– Minh-Ha La
Photo: Flickr

Tackling Poverty AlleviationDespite over 700 million people living in extreme poverty, poverty alleviation strategies recently reduced those rates. Poverty is multidimensional, meaning there are more aspects that one should consider than low income and resource shortages. Poverty includes hunger, malnutrition, violence, lack of human rights and little to no health care. According to Our World in Data, the fast rate in economic growth and political support for improved living standards have improved the state of poverty alleviation in various countries. Socio-economic advancement stems from improved access to opportunities where the four common areas of focus are food, education, employment and security. Here are three parts of the world tackling poverty alleviation.


China has made considerable progress in tackling poverty alleviation by bringing citizens out of traditional rural lifestyles. In 2018, around 41 percent of China’s rural population was living in impoverished countrysides. In 2013, China set policies to promote socio-economic development. By registering individuals into a database, China implemented rapid strategies and programs to benefit the entire nation. Meanwhile, Beijing launched an anti-poverty campaign to bring these citizens into more urban locations.

Committing to development with infrastructure and improving tourism, the government helped villagers tremendously. The government strengthened financial support by providing proper funding for health, education, industrial development and agricultural modernization and better access to the internet. Specifically, the 2007 health reform addressed poverty alleviation by providing health care centers for men and women and improving the quality of these centers.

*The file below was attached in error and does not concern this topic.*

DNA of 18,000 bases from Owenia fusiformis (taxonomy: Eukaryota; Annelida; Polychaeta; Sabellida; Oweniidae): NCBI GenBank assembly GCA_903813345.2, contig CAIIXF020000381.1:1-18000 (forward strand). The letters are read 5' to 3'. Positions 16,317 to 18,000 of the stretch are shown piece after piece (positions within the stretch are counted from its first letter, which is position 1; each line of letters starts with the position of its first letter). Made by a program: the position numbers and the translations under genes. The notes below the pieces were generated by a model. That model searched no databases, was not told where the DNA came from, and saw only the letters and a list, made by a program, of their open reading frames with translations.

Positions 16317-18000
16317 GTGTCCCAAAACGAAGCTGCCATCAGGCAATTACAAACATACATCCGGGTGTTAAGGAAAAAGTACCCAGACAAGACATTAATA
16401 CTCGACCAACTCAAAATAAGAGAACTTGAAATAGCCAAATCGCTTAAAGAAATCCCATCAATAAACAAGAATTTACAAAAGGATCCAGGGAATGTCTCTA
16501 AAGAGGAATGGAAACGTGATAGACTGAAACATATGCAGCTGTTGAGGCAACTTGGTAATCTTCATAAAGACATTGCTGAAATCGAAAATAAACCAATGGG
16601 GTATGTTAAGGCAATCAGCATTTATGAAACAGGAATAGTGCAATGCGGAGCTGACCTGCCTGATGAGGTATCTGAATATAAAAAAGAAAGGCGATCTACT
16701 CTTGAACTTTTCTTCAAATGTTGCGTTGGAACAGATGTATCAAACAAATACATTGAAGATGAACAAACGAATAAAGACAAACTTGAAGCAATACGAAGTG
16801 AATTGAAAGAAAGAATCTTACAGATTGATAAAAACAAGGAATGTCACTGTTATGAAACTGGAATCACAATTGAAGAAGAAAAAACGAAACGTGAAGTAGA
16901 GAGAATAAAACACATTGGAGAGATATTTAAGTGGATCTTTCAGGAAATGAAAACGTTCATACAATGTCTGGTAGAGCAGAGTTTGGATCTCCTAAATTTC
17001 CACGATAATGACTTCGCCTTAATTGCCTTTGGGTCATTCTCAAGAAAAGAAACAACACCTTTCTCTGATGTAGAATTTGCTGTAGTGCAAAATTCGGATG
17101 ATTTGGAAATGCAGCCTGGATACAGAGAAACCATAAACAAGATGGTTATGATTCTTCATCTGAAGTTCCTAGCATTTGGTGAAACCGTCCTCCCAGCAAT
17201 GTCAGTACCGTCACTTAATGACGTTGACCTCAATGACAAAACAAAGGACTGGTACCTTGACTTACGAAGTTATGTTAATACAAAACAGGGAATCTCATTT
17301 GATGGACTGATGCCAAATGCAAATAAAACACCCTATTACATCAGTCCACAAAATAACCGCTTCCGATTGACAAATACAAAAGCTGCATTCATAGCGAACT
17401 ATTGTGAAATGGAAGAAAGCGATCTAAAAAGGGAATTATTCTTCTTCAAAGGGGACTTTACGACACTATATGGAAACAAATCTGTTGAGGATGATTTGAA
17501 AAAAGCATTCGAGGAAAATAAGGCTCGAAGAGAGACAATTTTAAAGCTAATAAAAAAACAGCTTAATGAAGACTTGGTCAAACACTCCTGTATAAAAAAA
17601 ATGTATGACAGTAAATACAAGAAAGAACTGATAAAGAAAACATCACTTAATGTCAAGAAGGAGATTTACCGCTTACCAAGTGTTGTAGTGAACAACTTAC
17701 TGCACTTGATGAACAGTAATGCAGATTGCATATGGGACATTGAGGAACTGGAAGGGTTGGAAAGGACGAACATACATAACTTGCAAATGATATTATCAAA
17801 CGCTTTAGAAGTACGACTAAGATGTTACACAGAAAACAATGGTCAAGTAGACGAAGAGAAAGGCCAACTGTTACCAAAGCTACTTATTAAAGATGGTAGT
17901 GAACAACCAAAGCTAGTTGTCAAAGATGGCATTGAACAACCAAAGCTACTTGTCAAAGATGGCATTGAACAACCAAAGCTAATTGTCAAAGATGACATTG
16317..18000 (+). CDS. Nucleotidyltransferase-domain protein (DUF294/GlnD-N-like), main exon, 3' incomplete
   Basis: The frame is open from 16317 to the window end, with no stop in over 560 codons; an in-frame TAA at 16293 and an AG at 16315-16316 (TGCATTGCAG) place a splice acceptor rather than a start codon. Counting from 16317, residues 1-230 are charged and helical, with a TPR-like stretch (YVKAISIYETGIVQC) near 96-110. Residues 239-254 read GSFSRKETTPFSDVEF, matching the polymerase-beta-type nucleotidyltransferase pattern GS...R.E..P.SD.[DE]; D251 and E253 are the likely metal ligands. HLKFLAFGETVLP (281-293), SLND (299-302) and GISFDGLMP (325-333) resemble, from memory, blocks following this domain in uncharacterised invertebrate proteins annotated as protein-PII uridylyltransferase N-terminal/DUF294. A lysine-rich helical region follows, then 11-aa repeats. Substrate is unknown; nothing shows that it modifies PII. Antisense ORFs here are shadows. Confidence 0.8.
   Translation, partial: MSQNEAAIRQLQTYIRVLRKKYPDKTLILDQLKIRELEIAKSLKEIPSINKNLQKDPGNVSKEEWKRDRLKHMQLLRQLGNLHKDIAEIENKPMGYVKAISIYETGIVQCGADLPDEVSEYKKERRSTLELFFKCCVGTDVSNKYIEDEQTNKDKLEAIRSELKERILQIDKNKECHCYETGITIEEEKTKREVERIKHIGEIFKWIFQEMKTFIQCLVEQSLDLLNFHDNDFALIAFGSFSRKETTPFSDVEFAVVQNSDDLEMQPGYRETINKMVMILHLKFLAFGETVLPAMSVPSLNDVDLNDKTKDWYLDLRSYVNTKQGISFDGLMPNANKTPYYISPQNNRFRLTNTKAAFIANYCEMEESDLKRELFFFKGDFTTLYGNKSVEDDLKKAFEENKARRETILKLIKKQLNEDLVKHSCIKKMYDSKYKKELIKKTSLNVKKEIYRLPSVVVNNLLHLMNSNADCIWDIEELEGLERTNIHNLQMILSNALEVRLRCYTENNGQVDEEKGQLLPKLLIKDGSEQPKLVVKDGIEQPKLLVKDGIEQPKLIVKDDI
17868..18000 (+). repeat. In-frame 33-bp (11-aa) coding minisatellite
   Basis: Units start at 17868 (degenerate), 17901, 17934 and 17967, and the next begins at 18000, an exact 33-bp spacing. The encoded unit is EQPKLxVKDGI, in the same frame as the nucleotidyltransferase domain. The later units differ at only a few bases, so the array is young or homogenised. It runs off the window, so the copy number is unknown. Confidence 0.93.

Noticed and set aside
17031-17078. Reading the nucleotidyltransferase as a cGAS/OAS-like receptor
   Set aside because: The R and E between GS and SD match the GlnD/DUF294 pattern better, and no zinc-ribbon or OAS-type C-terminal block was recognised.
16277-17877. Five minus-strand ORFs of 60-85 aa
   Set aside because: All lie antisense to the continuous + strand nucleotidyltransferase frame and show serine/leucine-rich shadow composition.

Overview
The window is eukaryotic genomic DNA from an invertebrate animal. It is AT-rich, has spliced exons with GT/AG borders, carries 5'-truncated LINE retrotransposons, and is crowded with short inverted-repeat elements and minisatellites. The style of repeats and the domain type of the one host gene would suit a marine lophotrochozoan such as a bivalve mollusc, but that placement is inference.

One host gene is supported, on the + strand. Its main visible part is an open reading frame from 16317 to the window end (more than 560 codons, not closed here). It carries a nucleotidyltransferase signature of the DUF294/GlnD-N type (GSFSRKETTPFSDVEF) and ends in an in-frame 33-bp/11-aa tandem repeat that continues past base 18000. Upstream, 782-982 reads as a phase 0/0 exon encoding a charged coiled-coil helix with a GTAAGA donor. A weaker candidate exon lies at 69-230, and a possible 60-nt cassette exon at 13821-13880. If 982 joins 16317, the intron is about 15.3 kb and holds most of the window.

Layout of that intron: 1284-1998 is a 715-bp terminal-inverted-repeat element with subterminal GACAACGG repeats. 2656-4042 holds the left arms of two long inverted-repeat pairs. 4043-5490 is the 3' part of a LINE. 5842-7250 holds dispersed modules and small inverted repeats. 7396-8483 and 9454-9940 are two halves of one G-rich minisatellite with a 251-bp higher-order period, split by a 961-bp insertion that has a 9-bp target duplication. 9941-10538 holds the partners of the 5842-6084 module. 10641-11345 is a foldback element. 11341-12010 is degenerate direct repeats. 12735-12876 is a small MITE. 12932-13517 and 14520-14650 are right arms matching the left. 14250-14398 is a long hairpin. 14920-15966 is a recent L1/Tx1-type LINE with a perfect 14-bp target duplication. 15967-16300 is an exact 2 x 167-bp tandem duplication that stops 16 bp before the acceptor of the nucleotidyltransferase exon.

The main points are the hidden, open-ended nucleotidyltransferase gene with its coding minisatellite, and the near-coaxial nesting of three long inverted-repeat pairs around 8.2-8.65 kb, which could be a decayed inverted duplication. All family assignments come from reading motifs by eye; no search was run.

Additionally, the Guizhou Province gave millions of dollars to poor students in 2015 to provide meals to children during the day. Feeding the children increases confidence and improves performance in the classroom. China also built schools in rural and mountain areas to accommodate male and female students. Educating the young means future generations should be able to rise out of poverty as well.

Poverty alleviation also occurs from supporting livestock and crop production in regard to trade partners. Improving farming practices also decreases pollution throughout the country. The Ministry of Agriculture has fully invested in increasing sustainability within agricultural and technological development.


Government resources in Africa have been vital to the 13 percent poverty alleviation from 1990 to 2015. To combat corruption, Uganda created an anti-corruption action plan through the Ministry of Ethics and Integrity. Tanzania even followed these steps with a National Anti-Corruption Strategy and Action Plan. Other programs directed toward social welfare have also contributed to economic growth. By providing conditional cash-transfers, African citizens have more financial security. Promoting governmental transparency through the 2003 Extractive Industries Transparency Initiative (EITI) has protected citizens from violence at a political level.

Further, education for youngsters, with a target for girls and women, have slowed economic poverty; gender inequalities have traditionally set back girls and women in society. The Africa Educational Trust (AET) program focuses on self-empowerment and providing education for all, and is breaking the glass ceiling for African women. Improving inclusivity within communities by removing these women and girls from traditional societal roles inevitably protects from violence. Not only do women get the opportunity to progress in society, but fertility and child mortality rates decline through improved prenatal nutrition.